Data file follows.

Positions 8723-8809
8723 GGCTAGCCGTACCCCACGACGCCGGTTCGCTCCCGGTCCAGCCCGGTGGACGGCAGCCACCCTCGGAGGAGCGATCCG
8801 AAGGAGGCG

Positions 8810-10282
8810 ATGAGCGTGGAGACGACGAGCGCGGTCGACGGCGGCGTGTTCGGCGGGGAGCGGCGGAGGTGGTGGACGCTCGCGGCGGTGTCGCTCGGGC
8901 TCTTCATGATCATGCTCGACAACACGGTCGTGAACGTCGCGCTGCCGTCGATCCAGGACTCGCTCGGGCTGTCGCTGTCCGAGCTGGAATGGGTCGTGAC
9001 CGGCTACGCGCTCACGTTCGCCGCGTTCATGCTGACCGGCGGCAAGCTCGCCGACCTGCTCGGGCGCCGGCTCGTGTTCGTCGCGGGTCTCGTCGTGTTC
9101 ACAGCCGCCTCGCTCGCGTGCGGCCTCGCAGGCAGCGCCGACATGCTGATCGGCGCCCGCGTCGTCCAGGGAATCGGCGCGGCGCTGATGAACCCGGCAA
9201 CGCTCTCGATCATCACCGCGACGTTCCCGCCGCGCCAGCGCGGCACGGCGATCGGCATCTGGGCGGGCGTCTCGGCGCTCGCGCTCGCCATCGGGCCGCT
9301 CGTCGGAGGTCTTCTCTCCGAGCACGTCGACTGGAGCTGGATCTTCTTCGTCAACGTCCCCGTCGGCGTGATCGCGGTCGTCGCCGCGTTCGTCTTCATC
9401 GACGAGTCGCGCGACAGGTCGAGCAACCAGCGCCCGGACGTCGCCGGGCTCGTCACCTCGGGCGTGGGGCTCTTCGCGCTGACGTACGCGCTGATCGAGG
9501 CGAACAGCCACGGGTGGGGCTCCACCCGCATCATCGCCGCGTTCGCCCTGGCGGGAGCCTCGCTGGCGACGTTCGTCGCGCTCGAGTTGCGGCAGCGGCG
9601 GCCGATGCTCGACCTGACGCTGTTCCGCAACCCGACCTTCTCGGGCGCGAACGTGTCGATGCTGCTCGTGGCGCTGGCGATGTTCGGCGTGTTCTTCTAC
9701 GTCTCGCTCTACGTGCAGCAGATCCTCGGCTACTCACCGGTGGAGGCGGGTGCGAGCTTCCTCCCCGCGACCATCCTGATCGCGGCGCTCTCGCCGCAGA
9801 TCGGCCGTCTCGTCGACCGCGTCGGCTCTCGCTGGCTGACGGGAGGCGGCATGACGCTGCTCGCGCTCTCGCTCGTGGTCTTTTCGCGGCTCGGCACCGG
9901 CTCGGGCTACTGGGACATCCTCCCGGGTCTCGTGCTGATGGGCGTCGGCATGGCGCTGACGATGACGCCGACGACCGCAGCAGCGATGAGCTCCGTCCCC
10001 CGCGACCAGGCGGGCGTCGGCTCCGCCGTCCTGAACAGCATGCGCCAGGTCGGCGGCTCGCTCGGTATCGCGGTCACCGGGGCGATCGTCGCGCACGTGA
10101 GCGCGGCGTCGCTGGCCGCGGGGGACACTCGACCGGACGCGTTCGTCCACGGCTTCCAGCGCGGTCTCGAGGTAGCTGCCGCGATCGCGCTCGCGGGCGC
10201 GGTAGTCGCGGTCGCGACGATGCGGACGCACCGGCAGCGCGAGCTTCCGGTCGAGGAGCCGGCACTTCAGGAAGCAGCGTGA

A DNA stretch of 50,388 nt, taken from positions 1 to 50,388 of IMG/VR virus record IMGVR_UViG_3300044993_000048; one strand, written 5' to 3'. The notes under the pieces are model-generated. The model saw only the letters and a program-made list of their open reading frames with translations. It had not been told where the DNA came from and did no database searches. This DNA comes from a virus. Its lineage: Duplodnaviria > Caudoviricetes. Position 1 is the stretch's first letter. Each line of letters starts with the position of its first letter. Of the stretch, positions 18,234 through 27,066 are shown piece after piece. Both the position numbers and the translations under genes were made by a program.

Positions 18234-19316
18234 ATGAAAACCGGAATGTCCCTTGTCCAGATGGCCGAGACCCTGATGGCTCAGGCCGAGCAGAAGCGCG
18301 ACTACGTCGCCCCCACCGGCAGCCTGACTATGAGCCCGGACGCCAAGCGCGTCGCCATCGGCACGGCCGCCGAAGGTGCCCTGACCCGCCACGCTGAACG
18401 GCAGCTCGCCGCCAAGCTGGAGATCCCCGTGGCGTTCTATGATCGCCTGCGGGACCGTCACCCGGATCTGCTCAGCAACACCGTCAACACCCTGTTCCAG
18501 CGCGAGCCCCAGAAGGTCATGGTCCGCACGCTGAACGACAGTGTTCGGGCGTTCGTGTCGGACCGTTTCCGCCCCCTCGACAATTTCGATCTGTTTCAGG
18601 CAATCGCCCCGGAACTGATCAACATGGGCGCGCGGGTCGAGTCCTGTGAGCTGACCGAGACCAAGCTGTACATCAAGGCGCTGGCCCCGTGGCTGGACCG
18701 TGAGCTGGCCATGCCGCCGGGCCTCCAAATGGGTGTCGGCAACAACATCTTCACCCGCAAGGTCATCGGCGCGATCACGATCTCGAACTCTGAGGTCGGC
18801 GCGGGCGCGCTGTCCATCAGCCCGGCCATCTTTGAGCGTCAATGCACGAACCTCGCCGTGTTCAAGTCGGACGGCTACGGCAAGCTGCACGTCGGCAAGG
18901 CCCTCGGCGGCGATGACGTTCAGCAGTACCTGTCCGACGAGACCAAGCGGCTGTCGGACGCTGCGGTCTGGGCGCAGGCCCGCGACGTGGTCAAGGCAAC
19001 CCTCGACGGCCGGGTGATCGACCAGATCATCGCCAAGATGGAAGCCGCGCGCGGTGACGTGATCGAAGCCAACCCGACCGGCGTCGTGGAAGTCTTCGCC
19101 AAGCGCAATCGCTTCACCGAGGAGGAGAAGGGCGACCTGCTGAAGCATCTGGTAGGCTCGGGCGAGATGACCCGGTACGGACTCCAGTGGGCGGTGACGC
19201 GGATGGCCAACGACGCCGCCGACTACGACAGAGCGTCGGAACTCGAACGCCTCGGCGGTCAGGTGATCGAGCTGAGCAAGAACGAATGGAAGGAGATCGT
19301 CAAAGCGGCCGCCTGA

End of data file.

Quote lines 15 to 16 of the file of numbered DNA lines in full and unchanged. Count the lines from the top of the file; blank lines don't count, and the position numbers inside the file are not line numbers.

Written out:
9801 TCGGCCGTCTCGTCGACCGCGTCGGCTCTCGCTGGCTGACGGGAGGCGGCATGACGCTGCTCGCGCTCTCGCTCGTGGTCTTTTCGCGGCTCGGCACCGG
9901 CTCGGGCTACTGGGACATCCTCCCGGGTCTCGTGCTGATGGGCGTCGGCATGGCGCTGACGATGACGCCGACGACCGCAGCAGCGATGAGCTCCGTCCCC